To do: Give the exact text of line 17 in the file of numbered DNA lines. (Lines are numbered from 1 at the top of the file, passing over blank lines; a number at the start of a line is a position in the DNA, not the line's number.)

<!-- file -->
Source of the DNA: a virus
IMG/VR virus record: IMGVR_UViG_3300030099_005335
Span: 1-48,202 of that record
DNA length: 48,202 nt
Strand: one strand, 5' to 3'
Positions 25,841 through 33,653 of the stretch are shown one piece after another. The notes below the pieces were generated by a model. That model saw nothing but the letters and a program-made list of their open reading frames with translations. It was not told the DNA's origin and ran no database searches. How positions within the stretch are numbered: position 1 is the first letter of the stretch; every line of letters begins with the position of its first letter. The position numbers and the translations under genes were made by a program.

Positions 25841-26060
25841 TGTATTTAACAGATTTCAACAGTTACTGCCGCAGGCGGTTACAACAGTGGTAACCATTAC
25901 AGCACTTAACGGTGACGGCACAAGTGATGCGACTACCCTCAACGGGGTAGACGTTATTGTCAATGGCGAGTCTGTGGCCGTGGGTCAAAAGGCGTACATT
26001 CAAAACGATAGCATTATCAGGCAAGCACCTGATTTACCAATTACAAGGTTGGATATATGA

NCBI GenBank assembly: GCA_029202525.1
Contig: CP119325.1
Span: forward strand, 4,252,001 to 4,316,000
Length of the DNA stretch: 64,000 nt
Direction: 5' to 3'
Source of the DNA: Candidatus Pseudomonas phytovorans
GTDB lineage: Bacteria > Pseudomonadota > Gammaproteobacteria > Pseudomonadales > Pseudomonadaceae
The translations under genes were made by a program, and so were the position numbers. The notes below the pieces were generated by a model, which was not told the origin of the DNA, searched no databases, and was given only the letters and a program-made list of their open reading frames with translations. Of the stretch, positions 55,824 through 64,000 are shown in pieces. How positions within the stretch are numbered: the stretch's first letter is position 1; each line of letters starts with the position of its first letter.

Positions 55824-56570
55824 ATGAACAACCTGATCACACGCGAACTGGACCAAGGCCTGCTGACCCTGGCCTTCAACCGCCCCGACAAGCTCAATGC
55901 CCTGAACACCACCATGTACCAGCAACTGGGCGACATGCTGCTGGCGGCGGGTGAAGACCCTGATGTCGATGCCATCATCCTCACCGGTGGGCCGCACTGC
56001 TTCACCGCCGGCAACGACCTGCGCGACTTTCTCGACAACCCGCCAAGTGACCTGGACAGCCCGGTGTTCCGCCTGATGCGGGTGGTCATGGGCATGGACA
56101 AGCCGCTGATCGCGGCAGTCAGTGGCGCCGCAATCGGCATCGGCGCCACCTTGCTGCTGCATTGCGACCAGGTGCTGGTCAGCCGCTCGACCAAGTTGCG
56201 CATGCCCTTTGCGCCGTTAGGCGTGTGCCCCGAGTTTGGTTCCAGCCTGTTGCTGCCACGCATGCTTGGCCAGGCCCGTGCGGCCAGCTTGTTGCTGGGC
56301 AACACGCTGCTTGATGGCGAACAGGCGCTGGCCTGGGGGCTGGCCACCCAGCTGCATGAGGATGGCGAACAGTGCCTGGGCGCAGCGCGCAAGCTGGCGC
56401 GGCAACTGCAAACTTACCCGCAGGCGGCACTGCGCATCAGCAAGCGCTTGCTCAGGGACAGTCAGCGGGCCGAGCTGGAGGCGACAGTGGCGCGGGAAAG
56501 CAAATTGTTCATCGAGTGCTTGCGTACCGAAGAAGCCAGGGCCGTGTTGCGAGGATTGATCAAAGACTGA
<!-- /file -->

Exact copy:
GTDB lineage: Bacteria > Pseudomonadota > Gammaproteobacteria > Pseudomonadales > Pseudomonadaceae